Jury award to minister overturned White clergyman said he was barred from job because of race

'Miscarriage of justice'

$180,000 verdict labeled excessive by federal judge

September 06, 1997|By Robert Guy Matthews | Robert Guy Matthews,SUN STAFF

A federal judge overturned yesterday a $180,000 jury award to a Methodist minister who claimed he was dissuaded from heading an East Baltimore black community development group because he was white.

U.S. District Judge Walter E. Black Jr. said the award was excessive and ordered a new trial in the Rev. John A. Shirkey's case against the missionary arm of the United Methodist Church New York.

TTC "It would be a miscarriage of justice to let [the award] stand. Therefore the Court will set aside the verdict," Black wrote.

The judge also invited the church's attorneys to file a motion to reconsider whether the church discriminated against Shirkey in the first place.

"We plan to file the motion before Sept. 26," said Bruce Harrison, a partner with the Baltimore law firm Shawe & Rosenthal, which )) represents the church. "We are hopeful and have reason to believe that the court will view that motion sympathetically."

If the judge finds that Shirkey wasn't the victim of discrimination, there will be no new trial.

Neither Shirkey nor his attorneys returned phone calls yesterday.

Shirkey, who in 1966 became the first white minister of a mostly black Methodist church in Maryland, claimed his civil rights were violated in spring 1991 when a Baltimore pastor told him that a paid position in a black community development program was reserved for blacks.

The year before, Shirkey had organized the nonprofit Eastwind Community Development Corp. to help East Baltimore residents and the homeless find food, health care and housing. He was the executive director, an unpaid position.

When he sought a subsidized salary through the black community development program, established in the 1960s to help confront racism and redevelop neighborhoods around the nation, he turned to the United Methodist Church.

The job description read: The community developer will be from the indigenous population.

For Shirkey, the problem arose because East Baltimore is predominantly black.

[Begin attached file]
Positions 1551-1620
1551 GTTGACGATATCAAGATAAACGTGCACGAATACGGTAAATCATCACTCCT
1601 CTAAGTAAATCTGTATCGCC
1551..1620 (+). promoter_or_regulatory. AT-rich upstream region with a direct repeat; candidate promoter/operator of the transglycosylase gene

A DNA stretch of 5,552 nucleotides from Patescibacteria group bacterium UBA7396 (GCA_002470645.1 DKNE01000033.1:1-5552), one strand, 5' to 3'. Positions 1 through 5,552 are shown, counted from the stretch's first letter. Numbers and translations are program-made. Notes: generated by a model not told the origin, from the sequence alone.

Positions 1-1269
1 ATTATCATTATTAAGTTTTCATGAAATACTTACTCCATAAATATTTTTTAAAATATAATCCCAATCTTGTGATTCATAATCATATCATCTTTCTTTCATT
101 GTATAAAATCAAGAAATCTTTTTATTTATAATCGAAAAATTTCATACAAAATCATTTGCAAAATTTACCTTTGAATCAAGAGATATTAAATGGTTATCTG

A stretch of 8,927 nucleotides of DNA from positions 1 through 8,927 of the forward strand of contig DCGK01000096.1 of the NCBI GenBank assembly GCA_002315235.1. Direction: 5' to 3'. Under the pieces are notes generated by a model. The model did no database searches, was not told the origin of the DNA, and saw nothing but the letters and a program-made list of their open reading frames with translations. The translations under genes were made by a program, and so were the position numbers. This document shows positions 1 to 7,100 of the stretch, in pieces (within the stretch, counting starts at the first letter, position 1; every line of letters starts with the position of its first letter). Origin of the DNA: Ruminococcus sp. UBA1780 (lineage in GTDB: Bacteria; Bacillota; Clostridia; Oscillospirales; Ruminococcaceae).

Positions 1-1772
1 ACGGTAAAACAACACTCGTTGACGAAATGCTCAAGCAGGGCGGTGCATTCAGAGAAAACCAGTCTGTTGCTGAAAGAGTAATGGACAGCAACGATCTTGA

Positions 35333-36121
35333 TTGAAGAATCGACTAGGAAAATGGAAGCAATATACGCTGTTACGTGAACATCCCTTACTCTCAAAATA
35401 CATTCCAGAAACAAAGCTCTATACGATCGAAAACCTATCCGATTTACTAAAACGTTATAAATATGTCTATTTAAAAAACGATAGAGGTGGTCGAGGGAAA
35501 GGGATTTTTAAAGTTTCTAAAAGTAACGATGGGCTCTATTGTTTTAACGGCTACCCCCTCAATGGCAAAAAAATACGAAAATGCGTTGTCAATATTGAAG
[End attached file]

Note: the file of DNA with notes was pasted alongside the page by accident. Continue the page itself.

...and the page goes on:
In September 1993, Shirkey sued the missionary arm of the United Methodist Church. He also sued the Baltimore-Washington Conference, but that case was dismissed because Shirkey was not directly employed by the organization.

In May, a Baltimore jury awarded Shirkey $60,000 in back pay and other economic losses, and $120,000 in compensatory damages.

Black faulted the verdict, saying in his opinion, "The Court finds that there was insufficient evidence presented at the trial to support the $60,000 amount. Shirkey himself testified that he neither sought nor obtained any grants or wage paying work following his termination with Eastwind in June 1991."

The judge also said that the $120,000 in compensatory damages was awarded "against the great weight of the evidence presented at trial regarding the emotional, medical and reputational injuries Shirkey allegedly sustained."

Shirkey testified at the trial in May that he was so devastated by the church's alleged rebuff that he was unable to perform daily functions, in part because of nausea, headaches and thoughts of suicide.

The judge pointed out that Shirkey testified that he never sought "psychological or mental health counseling" and that he did not present testimony from medical professionals regarding his condition.

Pub Date: 9/06/97

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